4. Put the sliced, skinless peaches into a large bowl, add the lemon juice, and toss to coat.
  5. In a small bowl or measuring jug, mix the two sugars (you can increase the quantity for a sweeter pie), cinnamon, nutmeg, salt and cornstarch well. Pour over the peaches a little at a time and toss gently so the peaches are well covered.
  6. Pour the peach filling into the cooled pastry shell. Then roll out the rest of the pastry and cut into strips about ¾ inch wide. Arrange the strips in one direction, then fold every other strip back on itself. Lay the longest remaining strip down at 90 degrees and cover with the folded strips. Repeat until the lattice is complete. Now crimp the strips to the edge of the pie and if necessary glue them down with a little water.
  7. Sprinkle some sugar on top for effect and bake in a 425°F (220°C ) oven until the crust is set and beginning to brown, about 20 min. Reduce the heat to 375°F (190°C) until the filling is bubbling, about 30 to 40 min. If the edge starts to brown too quickly, cover with little strips of aluminum foil.
  8. Cool your pie for at least 3 hr before serving. The longer you leave it the better it will taste and the filling will set nice and thick. Store, lightly covered at room temperature or in the fridge.

PEACH PIE

  • Servings: 6
  • Time: 4hr 10mins
  • Print

by Nigel Napier-Andrews

Pie (2) - CopyPreparation time 30 min
Cooking time 40 min
Cooling down time 3 hr

Shopping list

  • 5 cups (1.25 L) or about 8 medium ripe peaches, peeled and sliced
  • ¼ cup granulated sugar
  • ¼ cup light brown sugar (NOTE: for a sweeter pie increase sugars to 1/3 cup each)
  • 1/8 tsp ground cinnamon
  • Pinch ground nutmeg
  • 1/8 tsp salt
  • 3 tbsp cornstarch
  • 1 tbsp fresh lemon juice
  • 9 in double crust pastry recipe or use frozen pastry

Preparation and cooking

  1. Some cooks feel the bottom pie shell should not be blind baked if a top is to be added, even a lattice (above). So in this version, roll out the pastry as before, but after pushing it well into the corners of a lightly greased pie dish, simply add the juicy sliced peach pie filling. Don’t trim the pie yet.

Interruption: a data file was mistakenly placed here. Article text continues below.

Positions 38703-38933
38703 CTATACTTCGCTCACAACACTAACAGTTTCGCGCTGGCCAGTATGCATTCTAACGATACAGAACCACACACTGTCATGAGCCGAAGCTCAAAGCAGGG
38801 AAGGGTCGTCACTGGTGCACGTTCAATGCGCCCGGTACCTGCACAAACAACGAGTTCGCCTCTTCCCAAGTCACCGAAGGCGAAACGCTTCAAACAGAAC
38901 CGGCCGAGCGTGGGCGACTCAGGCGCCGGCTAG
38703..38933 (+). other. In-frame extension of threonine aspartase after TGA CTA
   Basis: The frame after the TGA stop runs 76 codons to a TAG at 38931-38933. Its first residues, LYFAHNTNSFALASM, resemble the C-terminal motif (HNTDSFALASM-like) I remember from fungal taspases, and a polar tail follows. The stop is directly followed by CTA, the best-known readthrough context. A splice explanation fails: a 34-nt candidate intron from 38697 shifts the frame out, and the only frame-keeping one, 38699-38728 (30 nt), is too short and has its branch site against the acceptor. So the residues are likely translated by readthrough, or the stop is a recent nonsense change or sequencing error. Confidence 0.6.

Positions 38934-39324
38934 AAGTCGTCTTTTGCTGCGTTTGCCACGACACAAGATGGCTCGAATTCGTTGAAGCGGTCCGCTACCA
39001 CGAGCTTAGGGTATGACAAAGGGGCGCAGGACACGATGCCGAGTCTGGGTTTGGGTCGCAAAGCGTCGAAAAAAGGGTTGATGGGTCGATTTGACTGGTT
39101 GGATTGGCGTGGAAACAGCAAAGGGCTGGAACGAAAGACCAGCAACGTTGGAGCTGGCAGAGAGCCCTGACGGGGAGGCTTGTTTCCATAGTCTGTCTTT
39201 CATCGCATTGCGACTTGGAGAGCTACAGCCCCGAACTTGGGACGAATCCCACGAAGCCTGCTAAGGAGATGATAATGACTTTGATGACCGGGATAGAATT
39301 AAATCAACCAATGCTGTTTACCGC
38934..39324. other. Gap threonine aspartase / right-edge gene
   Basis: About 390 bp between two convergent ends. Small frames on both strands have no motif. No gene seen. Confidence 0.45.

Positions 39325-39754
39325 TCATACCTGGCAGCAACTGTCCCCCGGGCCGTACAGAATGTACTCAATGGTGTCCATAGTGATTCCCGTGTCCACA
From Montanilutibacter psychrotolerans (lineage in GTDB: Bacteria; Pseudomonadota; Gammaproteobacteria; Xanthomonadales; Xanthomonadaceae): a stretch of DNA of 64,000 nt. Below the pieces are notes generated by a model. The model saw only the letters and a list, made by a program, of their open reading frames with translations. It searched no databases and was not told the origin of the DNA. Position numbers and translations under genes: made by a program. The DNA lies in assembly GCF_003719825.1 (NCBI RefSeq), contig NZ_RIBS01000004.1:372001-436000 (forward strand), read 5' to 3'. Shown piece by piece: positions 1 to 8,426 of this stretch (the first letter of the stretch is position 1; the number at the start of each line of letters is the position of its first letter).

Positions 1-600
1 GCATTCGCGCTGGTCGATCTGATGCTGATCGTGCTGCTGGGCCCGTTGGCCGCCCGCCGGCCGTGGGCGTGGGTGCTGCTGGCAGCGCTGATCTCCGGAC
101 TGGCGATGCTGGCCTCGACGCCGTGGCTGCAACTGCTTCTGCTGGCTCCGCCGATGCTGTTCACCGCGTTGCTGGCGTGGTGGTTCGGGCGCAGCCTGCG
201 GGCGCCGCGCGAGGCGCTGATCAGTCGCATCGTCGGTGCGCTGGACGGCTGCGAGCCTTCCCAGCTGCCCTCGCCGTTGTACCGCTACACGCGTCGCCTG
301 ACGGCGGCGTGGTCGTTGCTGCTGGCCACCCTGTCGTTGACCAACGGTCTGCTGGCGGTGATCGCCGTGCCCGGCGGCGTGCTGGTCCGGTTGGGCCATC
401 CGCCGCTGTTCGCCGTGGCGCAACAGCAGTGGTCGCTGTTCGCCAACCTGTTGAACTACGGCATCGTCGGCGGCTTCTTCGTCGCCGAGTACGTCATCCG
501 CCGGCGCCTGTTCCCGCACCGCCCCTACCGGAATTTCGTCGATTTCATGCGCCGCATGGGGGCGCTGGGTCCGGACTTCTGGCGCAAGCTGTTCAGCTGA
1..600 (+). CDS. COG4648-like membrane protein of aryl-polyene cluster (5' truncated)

2. Roll out the second half of your pie pastry, moisten the edge of the bottom pie with milk, and lay on the top. After trimming all the way round with a sharp small knife, the pie top is crimped onto the bottom with a fork, to make a decorative edge. The left over pastry is rolled up and rolled out. Using the sharp knife, cut out five small decorative peach leaves, score them to make a leaf pattern, moisten their backs with milk, and press them gently into the centre of the pie. Between the leaves, cut slits to allow the steam to escape. Then brush the whole pie with a thin layer of milk.
  3. The pie goes into the oven for 20 min at 425°F (220°C). Since the edges will brown more quickly than the rest of the pie, it’s advisable to cover the whole rim of the pie with thin strips of foil.
  4. Reduce the oven to 375°F (190°C). Check the edges and remove the foil. Cook for a further 30 min.
  5. Remove and cool on a rack for a minimum of 3 hr before serving. It really does make a difference to the thickness of the sauce inside the pie.
  6. Store lightly covered in the fridge.

Serving suggestion
Top with whipped cream, or vanilla ice cream.

PEACH MELBA

  • Servings: 4
  • Time: 20mins
  • Print

by Nigel Napier-Andrews

Ingredients

  • 4 ripe peaches
  • 1 cup simple syrup (dissolve 1 cup of sugar in 1 cup of boiling water)
  • 1 cup raspberry coulis
  • Thin wafers or cookies of your choice
  • Vanilla ice cream

Preparation and cooking

  1. Plunge the ripe peaches into boiling water for 30 secs, remove with a slotted spoon, then cool in icy water. The skins should slip off easily.
  2. Cut the peaches in half, remove stones, and poach in a cup of boiling simple syrup for about 5 min. Remove from the syrup with a slotted spoon and set aside on a rack to cool.
  3. Once cooled, slice into eighths.
  4. To serve, spoon the peach slices into a bowl or parfait glass (see photo for Treadwell’s take), cover with a good dollop of raspberrycoulis, top with two scoops of vanilla ice cream and inset a triangular wafer into the ice cream. Finish with more raspberry coulis. Treadwell added crisp chocolate cookies which were delicious, but made the whole thing a bit sweet. I prefer the traditional wafer, but it’s your choice. Anything crispy will suffice.

This article first appeared on August 11, 2013.